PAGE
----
A gray

A gray

Is this an endless spring or normal Revelstoke weather?

This summer is just about bang-on average weather-wise by Revelstoke standards. Yep, even though it may seem like its been raining constantly, temperature and precipitation so far this summer are pretty much right around the normal, according to Environment Canada.

This summer is just about bang-on average weather-wise by Revelstoke standards. Yep, even though it may seem like its been raining constantly, temperature and precipitation so far this summer are pretty much right around the normal, according to Environment Canada.

“It’s a little cooler than normal but precipitation wise it’s close to normal,” said Kelowna-based meteorologist Doug Lundqvist.

For the weather office, summer includes June through August. In June, the normal amount of precipitation is 73.3 mm.; this year 73 mm of rain fell from the sky. This month, as of July 12, 21.5 mm of rain had fallen; the monthly average is 65 mm.

Temperature wise, June was 0.5 C colder than the normal of 16.1 C. July has also been cooler than normal so far (17.5 C vs. 18.2 C) but the latter part of the month is normally warmer, so that’s likely to balance out, said Lundquist.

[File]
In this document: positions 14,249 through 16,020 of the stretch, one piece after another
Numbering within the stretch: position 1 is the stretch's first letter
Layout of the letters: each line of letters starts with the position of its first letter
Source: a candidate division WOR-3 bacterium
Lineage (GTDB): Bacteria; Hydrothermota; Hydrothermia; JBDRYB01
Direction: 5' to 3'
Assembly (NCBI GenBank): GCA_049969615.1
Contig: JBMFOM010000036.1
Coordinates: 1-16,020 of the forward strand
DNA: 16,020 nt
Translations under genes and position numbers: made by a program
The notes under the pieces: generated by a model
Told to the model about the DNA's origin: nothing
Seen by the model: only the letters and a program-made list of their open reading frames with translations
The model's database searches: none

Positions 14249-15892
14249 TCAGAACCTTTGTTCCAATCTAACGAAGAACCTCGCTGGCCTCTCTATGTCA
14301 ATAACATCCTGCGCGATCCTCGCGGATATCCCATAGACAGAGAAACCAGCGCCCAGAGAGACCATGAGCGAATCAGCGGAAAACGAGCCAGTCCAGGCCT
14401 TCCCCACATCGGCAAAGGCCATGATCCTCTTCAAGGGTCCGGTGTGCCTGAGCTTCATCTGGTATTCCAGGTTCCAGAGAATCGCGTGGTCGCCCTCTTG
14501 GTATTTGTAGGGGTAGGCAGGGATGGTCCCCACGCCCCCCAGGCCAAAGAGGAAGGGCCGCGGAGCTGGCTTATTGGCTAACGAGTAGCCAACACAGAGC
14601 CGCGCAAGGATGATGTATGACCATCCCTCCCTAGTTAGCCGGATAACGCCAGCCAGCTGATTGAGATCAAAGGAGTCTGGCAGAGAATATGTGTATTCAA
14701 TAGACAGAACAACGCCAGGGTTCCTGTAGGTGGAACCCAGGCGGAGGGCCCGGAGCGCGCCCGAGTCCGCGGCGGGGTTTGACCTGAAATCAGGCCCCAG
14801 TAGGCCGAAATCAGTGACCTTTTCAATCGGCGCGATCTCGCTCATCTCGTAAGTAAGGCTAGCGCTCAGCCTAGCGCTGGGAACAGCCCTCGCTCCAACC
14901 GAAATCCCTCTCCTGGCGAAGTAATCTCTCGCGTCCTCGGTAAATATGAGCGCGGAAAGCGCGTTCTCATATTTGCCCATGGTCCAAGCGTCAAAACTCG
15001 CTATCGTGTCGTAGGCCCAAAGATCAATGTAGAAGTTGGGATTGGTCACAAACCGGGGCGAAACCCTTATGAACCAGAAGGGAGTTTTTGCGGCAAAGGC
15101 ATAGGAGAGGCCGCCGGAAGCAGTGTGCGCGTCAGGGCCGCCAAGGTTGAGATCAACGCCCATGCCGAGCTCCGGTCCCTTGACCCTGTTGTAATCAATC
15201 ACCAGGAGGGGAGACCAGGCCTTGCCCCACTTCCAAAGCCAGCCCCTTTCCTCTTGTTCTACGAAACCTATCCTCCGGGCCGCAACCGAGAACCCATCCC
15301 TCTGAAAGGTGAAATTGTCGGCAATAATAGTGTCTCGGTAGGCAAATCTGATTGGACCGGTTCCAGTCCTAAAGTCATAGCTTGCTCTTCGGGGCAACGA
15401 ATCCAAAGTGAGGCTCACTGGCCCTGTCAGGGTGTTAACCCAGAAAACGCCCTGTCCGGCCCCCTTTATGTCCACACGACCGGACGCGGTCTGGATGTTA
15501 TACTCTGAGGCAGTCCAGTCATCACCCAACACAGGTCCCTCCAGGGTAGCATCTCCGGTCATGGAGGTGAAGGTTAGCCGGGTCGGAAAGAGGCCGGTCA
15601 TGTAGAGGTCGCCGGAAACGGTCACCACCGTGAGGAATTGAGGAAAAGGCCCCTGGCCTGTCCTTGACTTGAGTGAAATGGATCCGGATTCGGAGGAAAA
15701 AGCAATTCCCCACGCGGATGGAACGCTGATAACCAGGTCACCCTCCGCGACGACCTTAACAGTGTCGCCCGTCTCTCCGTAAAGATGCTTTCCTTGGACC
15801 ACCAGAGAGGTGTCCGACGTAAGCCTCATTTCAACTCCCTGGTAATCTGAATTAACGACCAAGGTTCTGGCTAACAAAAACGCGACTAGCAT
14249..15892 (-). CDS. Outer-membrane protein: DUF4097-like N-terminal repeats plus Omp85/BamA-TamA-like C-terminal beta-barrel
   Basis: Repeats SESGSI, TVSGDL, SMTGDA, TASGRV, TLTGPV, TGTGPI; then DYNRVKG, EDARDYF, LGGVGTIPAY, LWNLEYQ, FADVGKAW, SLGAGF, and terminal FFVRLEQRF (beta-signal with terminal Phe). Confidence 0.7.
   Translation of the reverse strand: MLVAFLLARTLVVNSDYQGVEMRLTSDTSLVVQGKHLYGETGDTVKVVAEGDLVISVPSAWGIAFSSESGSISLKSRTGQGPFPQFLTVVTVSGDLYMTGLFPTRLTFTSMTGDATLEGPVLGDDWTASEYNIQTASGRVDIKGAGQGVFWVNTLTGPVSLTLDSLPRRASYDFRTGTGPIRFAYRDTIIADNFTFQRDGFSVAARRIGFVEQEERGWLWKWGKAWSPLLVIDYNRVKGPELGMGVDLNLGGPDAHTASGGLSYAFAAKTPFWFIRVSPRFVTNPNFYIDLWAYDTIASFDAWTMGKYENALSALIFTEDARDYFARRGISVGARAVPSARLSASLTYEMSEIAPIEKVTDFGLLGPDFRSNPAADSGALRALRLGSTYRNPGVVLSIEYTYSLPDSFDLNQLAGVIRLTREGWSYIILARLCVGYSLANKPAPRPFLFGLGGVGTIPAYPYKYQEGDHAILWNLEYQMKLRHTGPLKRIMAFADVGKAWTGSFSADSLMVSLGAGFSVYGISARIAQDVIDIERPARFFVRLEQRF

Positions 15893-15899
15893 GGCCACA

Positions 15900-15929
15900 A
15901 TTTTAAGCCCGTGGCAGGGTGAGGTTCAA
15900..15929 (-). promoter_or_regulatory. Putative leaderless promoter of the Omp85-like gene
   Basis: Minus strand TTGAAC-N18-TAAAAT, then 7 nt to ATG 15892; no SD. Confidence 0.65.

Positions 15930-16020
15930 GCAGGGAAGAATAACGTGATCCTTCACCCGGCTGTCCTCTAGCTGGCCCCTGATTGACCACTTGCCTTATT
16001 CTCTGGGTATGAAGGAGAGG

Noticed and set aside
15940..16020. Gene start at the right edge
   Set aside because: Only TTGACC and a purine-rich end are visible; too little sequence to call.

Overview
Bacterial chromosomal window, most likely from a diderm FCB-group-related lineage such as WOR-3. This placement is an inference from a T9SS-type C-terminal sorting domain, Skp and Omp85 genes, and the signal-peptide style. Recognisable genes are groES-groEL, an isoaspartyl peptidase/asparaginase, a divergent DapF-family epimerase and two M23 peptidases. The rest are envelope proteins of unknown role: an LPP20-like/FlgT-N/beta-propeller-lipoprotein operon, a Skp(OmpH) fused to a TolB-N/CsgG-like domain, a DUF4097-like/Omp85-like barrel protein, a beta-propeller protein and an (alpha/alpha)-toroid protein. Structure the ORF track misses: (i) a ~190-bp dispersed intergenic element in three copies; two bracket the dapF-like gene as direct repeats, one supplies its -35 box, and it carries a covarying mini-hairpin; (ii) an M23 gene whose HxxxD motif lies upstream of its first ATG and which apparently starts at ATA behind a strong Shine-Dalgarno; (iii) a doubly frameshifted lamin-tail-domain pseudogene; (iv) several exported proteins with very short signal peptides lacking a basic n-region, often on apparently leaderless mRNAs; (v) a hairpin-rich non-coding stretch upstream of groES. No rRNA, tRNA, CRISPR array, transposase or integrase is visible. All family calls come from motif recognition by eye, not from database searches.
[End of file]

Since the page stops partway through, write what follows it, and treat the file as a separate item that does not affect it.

So, why does it feel so rainy? Well, it could be because it has rained most days. The NAV Canada weather station at the Revelstoke Airport where the data is collected has recorded rain on 35 of the past 42 days.

“Even though you had the right amount of rain, you had a lesser amount of rain on more days and probably a lot more cloud around,” said Lundquist.

One caveat is the normals were calculated during the period of 1971-2000, so with temperatures rising, as scientists widely agree is happening, then a normal summer would feel colder than what we’ve experienced the past few years.

“It’s probably us getting spoiled over the past 5-10 years,” said Lundquist.

For the record, the average temperature in April was a chilly 5.3 C, two degrees below normal and May was 0.6 C colder than normal.

“The spring was definitely cool and likely one of the major factors was La Nina,” said Lundquist. “So far this summer has been close to normal for precipitation and a bit cooler than normal but nothing earth shattering.”

Note: This article was written before Wednesday night’s thunder storm.

Note 2: This article has been edited slightly. Imprecise wording in the seventh paragraph appeared to cast some skepticism on global warming. In fact, we acknowledge the widely held scientific acceptance that global warming is taking place so the sentence has been edited accordingly.